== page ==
Thursday, July 29, 2010

Random thoughts on the 2K10 World Cup

I'll always remember South Africa 2K10 as the "Finally! A Uruguayan side that played up to its considerable potential, made me immensely proud, and didn't make me want to gouge my eyes out!" World Cup. For a team with such a glorious soccer history, La Celeste had, in my soccer-watching lifetime, been mediocre and unremarkable at best, and sluggish, ultra-defensive, and occasionally flat-out dirty at worst. Their last noteworthy World Cup run was exactly 40 years ago, when I wasn't yet two years old. Well, it was well worth the wait.

After a coma-inducing draw in their first match, this glorious edition of La Celeste found their rhythm in the second match, where they trashed the host nation, and then went on to defeat an obnoxious Mexican side to win their group, all while playing a polished, disciplined, and, shock of all shocks, extremely crowd-pleasing brand of soccer. That success carried over to the round of sixteen, where they defeated a game South Korean side, and to the quarterfinals, where, in an all-time nailbiter, they once again crushed the hopes of the host continent by knocking out Ghana. In the semifinals, some unfortunate defensive lapses cost them dearly against an effective but surprisingly dirty, whiny, flopping Netherlands, and an unbelievable slew of missed goals against Germany consigned them to fourth place. Still, La Celeste were awesome, and striker Diego Forlán was awarded the Golden Ball as the best player in the tournament.

There were many other things to remember about this edition of the World Cup. To wit:
  • The first match took place during the last day of school. I had programmed my DVR and was wrapping up all of my loose ends and getting my end-of-year checklist completed when my Russian math pal, AK-47, came over and suggested we watch the game at school. Nothing says "teachers are more than ready for the summer break" like having two grown men sitting in a darkened classroom watching soccer on the projector.
  • Those vuvuzelas... man, they're beyond annoying. I hope that crap doesn't catch on here. It's bad enough having to put up with idiots banging thundersticks and ringing cowbells.
  • Since none of the Spanish channels broadcast in HD, I watched the tournament on ESPN, and was very pleased with the network's excellent coverage. I just wish those limey announcers would stop adding r's to every word that ends in the letter a. To this day, I don't understand why someone would say Argentinahr, Nigeriahr, Algeriahr, ideahr, etc.
  • The American broadcasters were excellent, but the Beckham saga must have really damaged Alexi Lalas' psyche. He was a super laid-back player, famous for his surfer dude attitude and good humor, but as a commentator, he's vicious, judgmental, and unforgiving. Yes, he was right to trash goalies for blowing routine saves, referees for carding sissy fouls, and Cristiano Ronaldo for being a foppish fag. But characterizing every mistake or questionable tactic as "a disgrace," "a catastrophe," or "an absolute joke" seems excessive.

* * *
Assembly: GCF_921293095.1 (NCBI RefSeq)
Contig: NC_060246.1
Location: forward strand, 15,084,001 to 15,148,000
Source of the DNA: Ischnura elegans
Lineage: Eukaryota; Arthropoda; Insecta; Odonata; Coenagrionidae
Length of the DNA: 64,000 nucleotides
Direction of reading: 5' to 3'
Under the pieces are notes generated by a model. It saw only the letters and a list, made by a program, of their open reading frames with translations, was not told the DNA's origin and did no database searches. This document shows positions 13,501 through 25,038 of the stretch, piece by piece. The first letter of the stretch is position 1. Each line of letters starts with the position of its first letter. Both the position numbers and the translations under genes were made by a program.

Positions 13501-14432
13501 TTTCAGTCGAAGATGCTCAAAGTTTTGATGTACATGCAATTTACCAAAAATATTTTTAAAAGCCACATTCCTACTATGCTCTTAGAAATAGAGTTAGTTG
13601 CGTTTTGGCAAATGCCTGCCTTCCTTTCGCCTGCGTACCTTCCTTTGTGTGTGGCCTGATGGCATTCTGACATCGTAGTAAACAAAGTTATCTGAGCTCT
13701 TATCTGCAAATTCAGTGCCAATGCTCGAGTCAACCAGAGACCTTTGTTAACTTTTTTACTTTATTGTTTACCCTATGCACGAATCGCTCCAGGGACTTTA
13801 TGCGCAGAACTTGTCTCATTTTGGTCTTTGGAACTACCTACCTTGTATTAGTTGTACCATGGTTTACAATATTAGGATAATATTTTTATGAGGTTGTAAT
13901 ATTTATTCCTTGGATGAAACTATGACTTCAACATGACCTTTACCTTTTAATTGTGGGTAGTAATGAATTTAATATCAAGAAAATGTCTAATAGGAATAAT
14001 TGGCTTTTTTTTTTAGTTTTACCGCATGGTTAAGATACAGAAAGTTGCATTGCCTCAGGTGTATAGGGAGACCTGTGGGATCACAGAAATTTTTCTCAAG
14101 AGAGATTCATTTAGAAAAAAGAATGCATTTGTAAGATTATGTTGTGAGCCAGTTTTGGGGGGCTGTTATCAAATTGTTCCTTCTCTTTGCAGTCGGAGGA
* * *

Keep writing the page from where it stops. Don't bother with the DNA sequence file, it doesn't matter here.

• The geniuses at FIFA decided to try out a new ball for this tournament in the hopes of increasing scoring. Well, it worked. The addition of panels to the ball's exterior pattern resulted in a knuckleball swerve for just about every shot, cross, and corner kick, as well as several bizarre bounces. It's no surprise, then, that the goalkeeping in this tournament was awful. The US goal against England was the most notorious example. I watched that game with my pal Greg, a fervent supporter of the English squad, and when goalkeeper Robert Green fumbled an innocuous long-range shot into his own goal, Greg's shocked reaction went something like this: "What? OH MY GOD!!! Gaaahhh!!! Whu... GOD! Why... England! Come on!!!! What the... I need a cigarette!" British journalists were equally aghast, coming up with some outstanding descriptors, including "Stars and Tripe," "Red, White, and Green," and my personal fave, "Hand of Clod."
  • One of the many things to like about ESPN's coverage was their courtesy in broadcasting the pre-game national anthem ceremonies. Some anthems are musically gorgeous (France, Germany), some are exhilarating in their operatic splendor (Italy, Uruguay, Paraguay), some are awful (Mexico, Brazil)... but only one nation is glum enough to have an anthem written in a minor key: Slovakia's lovely, haunting, "Lightning Over The Tatras."
  • Germany's soccer team consisted of a few Germans, three Poles, two sodomy-loving Turks, a Ghanian, a Brazilian, a Croatian, an Iranian, and a Spaniard. As if that collection of soccer mercenaries wasn't despicable enough, the German coach eats his own boogers, and isn't the least bit shy about it. Is there a more repulsive team?
  • Maybe not a team, but there's definitely a more repulsive moniker: New Zealand's "The All-Whites." I guess "The Klan" would have been to obvious, and "The Aryan Blunder from Down Under" too clumsy.
  • The most bizarre storyline in the World Cup: since North Korea did not have a contingent of supporters, FIFA reportedly hired Chinese actors to pose as North Korean fans. You couldn't make that stuff up.
  • You also couldn't make up some of the great player names, from the clunky weirdness of a Greek player named Sokratis Papastathopoulo, to the sophomoric joys of Serbian goalkeeper Stankovic and Nigerian forward Shittu, and to the great irony of Japanese forward Honda and, my personal fave, a South Korean midfielder named Gook.
And now, the long wait until Brazil 2K14 begins.